Definition of colon cancer: Cancer that forms in the tissues of the colon (the longest part of the large intestine). Most colon cancers are adenocarcinomas (cancers that begin in cells that make and release mucus and other fluids).
Definition of rectal cancer: Cancer that forms in the tissues of the rectum (the last several inches of the large intestine closest to the anus).
Colon cancer is a disease in which malignant (cancer) cells form in the tissues of the colon.
The colon is part of the body’s digestive system. The digestive system removes and processes nutrients (vitamins, minerals, carbohydrates, fats, proteins, and water) from foods and helps pass waste material out of the body. The digestive system is made up of the esophagus, stomach, and the small and large intestines. The first 6 feet of the large intestine are called the large bowel or colon. The last 6 inches are the rectum and the anal canal. The anal canal ends at the anus (the opening of the large intestine to the outside of the body).
Gastrointestinal stromal tumors can occur in the colon.
Health history can affect the risk of developing colon cancer.
Anything that increases your chance of getting a disease is called a risk factor. Having a risk factor does not mean that you will get cancer; not having risk factors doesn’t mean that you will not get cancer. Talk with your doctor if you think you may be at risk. Risk factors include the following:
Possible signs of colon cancer include a change in bowel habits or blood in the stool.
These and other symptoms may be caused by colon cancer. Other conditions may cause the same symptoms. Check with your doctor if you have any of the following problems:
Tests that examine the colon and rectum are used to detect (find) and diagnose colon cancer.
The following tests and procedures may be used:
A procedure to look inside the rectum and colon for polyps, abnormal areas, or cancer.
A colonoscope is inserted through the rectum into the colon. A colonoscope is a thin, tube-like instrument with a light and a lens for viewing. It may also have a tool to remove polyps or tissue samples, which are checked under a microscope for signs of cancer.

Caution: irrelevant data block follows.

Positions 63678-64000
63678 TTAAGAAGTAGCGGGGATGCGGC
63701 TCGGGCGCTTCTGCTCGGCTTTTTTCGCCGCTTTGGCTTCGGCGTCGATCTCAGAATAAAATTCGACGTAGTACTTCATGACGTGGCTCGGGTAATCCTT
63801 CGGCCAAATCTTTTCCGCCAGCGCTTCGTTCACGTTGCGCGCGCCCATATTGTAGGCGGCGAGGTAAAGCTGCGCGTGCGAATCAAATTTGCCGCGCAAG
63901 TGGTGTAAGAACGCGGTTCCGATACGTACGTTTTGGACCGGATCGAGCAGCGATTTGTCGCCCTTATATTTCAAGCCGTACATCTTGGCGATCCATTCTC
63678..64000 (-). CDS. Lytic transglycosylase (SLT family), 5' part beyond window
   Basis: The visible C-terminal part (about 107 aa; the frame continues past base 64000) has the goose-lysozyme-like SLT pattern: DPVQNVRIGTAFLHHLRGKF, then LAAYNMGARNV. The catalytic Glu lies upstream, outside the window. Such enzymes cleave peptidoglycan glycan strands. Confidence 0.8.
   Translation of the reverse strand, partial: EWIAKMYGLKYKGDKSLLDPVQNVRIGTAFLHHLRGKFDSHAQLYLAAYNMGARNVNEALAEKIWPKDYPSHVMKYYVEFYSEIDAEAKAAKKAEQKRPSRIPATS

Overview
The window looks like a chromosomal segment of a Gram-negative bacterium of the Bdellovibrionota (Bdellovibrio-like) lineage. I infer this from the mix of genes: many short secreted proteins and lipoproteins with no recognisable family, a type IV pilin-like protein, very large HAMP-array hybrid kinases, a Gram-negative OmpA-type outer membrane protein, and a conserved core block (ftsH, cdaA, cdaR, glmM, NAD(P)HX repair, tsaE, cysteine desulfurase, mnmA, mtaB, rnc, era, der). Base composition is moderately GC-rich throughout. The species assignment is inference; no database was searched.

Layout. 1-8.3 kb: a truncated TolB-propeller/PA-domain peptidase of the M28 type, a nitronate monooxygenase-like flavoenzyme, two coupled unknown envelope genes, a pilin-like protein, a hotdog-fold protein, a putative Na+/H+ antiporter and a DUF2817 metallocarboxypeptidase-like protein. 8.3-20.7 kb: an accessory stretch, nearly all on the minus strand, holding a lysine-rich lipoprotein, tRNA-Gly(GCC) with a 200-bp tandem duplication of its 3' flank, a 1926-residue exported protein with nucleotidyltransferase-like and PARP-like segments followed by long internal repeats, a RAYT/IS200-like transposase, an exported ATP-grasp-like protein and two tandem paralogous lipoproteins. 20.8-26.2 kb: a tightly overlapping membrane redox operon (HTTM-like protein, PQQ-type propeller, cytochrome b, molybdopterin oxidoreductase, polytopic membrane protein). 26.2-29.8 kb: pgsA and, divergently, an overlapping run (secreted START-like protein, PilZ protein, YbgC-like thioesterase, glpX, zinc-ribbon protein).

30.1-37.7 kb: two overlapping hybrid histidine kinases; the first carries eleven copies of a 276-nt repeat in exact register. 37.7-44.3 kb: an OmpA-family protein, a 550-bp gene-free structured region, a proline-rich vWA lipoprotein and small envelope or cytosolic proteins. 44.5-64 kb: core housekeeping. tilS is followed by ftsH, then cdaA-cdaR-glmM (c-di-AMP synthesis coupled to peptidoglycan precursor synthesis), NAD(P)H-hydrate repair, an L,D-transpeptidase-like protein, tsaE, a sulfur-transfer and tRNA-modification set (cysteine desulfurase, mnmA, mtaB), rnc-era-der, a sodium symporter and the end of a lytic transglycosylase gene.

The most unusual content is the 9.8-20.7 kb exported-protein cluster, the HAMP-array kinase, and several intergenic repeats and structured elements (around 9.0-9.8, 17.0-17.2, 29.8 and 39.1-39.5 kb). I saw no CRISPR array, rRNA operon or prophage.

Treatment for colorectal cancer depends on the stage at which cancer was discovered. Early stage colorectal cancer is best treated with surgery. Approximately 95% of Stage I and 65-80% of Stage II colorectal cancers are curable with surgery. Rectal cancer however, may require additional radiation therapy to minimize the risk of recurrence. Advanced stage (Stage III and Stage IV) often consists of a combination of therapies, including: surgery, chemotherapy, and radiation.
Although staging of your cancer is an important indication of the type of treatment you may receive, it is not the sole factor in defining your specific treatment. All treatment decisions at Tulane Comprehensive Cancer Clinic are determined on an individual basis based on discussions with surgical medical and radiation oncologists, because no two cancers and no two people are identical. Several other factors are considered in your individual assessment, including your age, general health, family history of cancer, other medical conditions, and whether it is a new cancer or one that has recurred. Since each patient’s situation is unique, you should ask your doctor for a detailed explanation of the implications of the stage of your cancer chemotherapy.
Chemotherapy uses drugs to destroy cancer cells. Chemotherapy can be used to destroy cancer cells after surgery, to control tumor growth or to relieve symptoms of colon cancer. Your doctor may recommend chemotherapy if your cancer has spread beyond the wall of the colon or if your cancer has spread to the lymph nodes. In people with rectal cancer, chemotherapy is typically used along with radiation therapy.
Cells that might remain after surgery, to shrink large tumors before an operation so that they can be removed more easily, or to relieve symptoms of colon cancer and Radiation therapy uses powerful energy sources, such as X-rays, to kill any cancer rectal cancer. Radiation therapy is rarely used in early-stage colon cancer, but is a routine part of treating rectal cancer, especially if the cancer has penetrated through the wall of the rectum or traveled to nearby lymph nodes. Radiation therapy, usually combined with chemotherapy, may be used after surgery to reduce the risk that the cancer may recur in the area of the rectum where it began.
Targeted Drug Therapy
Drugs that target specific defects that allow cancer cells to proliferate are available to people with advanced colon cancer, including bevacizumab (Avastin), cetuximab (Erbitux) and panitumumab (Vectibix). Targeted drugs can be given along with chemotherapy or alone. Targeted drugs are typically reserved for people with advanced colon cancer. Some people are helped by targeted drugs, while others are not. Researchers are working to determine who is most likely to benefit from targeted drugs. Until then, doctors carefully weigh the limited benefit of targeted drugs against the risk of side effects and the expensive cost when deciding whether to use these treatments.
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